Instagram butt model admits that trendy ‘belfie’ pose is hard work

What would you do to make your butt look good in a photo? For celebrities and social media influencers, it’s about contorting the body for the best rear view.

The most popular booty-popping position involves tilting the pelvis and arching the back, then swiveling the head to the side. Bootylicious models such as Hailey Bieber and Izabel Goulart have recently posed on the red carpet this way to highlight their pert posteriors in gowns with plunging backs.

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“I’ll stand up straight and spread my legs a little bit to make myself look a little bit wider than if my feet were closer together,” says fitness influencer Daisy Keech, who last month enlisted a plastic surgeon to certify her backside as “real” to her 1.1 million Insta’ followers.

“Then I’ll … arch my back a little bit, and I’ll kind of puff out my chest. I breathe out, and my stomach cinches in as I pose.”

The 19-year-old influencer from Los Angeles tells The Post that “a lot goes into” properly accentuating her most famous asset, which she has dubbed the “Keech Peach.”

One of her other go-to tricks involves bending the leg that’s closest to the camera while “standing supertall” on the other foot. “If you arch your back a little bit and lean the shoulder closest to the camera forward,” says Keech, “it will make your waist look smaller and your butt look bigger.”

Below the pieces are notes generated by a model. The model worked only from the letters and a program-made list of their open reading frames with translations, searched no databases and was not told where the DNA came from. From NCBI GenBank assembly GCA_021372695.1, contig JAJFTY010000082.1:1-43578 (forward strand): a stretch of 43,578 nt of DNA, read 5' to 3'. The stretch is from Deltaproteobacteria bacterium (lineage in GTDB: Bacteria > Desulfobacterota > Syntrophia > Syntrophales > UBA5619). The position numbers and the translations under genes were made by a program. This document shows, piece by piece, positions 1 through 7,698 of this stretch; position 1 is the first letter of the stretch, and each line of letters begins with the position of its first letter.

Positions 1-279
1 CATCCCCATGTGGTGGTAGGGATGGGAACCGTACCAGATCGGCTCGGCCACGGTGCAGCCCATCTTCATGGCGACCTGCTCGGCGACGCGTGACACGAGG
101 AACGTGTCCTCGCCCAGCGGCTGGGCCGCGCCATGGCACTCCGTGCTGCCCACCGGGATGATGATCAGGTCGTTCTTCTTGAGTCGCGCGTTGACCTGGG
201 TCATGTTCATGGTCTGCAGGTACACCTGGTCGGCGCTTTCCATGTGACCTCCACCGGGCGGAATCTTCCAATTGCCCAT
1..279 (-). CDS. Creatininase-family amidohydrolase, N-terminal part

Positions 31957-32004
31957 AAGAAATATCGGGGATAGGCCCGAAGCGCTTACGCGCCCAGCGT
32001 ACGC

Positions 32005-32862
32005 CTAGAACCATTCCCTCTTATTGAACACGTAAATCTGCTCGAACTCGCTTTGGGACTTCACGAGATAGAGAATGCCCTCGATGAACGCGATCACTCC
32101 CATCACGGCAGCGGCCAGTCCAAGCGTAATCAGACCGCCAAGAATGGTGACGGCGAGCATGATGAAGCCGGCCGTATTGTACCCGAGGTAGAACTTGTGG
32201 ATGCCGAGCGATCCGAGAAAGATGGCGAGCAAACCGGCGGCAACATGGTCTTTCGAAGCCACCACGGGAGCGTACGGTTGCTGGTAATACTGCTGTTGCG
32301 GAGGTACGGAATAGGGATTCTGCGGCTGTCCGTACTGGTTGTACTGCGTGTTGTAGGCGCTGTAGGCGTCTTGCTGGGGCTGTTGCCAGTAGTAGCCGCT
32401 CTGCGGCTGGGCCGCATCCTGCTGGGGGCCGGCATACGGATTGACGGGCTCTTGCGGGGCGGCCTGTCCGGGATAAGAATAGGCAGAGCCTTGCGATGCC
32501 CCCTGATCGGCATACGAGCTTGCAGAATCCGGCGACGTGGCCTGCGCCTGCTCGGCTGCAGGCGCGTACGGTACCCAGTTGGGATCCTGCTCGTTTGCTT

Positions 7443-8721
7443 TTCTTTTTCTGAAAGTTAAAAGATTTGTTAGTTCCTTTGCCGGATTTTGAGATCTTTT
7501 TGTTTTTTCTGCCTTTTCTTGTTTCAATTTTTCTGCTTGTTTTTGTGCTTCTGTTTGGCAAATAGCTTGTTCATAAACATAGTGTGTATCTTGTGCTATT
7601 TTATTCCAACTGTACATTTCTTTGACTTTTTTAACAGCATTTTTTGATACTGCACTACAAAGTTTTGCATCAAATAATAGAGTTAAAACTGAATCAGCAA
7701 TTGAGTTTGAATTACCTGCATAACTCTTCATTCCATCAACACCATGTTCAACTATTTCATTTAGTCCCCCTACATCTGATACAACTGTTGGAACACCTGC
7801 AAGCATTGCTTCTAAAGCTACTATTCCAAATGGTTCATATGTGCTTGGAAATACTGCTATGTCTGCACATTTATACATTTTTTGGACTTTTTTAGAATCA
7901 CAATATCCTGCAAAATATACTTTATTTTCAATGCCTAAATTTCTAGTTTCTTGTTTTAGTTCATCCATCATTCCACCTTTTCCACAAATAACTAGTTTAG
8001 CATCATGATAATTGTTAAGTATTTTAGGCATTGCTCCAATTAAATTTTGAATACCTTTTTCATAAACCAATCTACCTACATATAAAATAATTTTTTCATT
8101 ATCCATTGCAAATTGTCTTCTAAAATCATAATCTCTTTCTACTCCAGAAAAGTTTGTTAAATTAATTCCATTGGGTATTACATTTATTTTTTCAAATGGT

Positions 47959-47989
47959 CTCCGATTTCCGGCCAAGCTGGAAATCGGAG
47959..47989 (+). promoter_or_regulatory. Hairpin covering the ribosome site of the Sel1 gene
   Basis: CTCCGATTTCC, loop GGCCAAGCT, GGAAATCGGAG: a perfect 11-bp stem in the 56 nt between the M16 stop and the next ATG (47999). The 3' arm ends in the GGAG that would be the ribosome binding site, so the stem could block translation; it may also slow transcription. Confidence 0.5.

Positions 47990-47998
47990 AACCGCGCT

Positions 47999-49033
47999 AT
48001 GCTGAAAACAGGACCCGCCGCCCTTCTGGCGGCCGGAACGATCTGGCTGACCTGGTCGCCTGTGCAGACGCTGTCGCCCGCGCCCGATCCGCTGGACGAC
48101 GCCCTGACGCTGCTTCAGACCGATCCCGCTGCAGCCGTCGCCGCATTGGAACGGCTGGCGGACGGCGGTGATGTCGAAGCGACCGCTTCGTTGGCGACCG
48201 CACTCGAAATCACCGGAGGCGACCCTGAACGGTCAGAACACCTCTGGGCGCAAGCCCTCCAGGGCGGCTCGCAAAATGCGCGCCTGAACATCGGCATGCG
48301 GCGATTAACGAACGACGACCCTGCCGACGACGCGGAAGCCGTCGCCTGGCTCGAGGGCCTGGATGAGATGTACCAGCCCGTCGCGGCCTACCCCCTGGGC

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But while an over-arched spine may look good on the ’Gram, it’s not the greatest for your posture, say experts. With a neutral pelvis, the hip points and pubic bone align.

By contrast, the swayback position and other similar moves create an anterior pelvic tilt, “[which is] placing a lot of strain on the pelvis,” says chiropractor Marshella Thomas of Midtown’s NYC Chiropractic Solutions.

Some people do actually suffer from an anterior pelvic tilt, an issue Thomas says she would treat in her office using “strengthening and stretching positions and spinal adjustment.”

Still, posing like this for short periods of time is probably OK.

“Is it going to cause permanent damage? No,” she says. “It just causes strain on muscles and ligaments.”

To stay safe while snapping a belfie (a buttocks selfie), it’s important to properly limber up the body first.

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“Warming up before putting yourself in a strained position would really help reduce the risk of ending up with an injury,” says Erica Cole of Manhattan Physical Therapy.

“Trying to make sure you have good flexibility in your hip flexors, your hamstrings, your piriformis . . . Pilates is a really great way to make sure that your core stays stable if you’re going to be doing these sorts of extreme poses.”

Keech admits that pose prep is a key part of her fitness routine. “It’s so important to stretch your back and your legs,” she says. “I do stretches like ‘cat’ and ‘cow’ and a little ‘mermaid’ pose that help a lot with flexibility — it’s like a little workout.”

–       Additional reporting by Lauren Steussy

This story was originally published by the New York Post.

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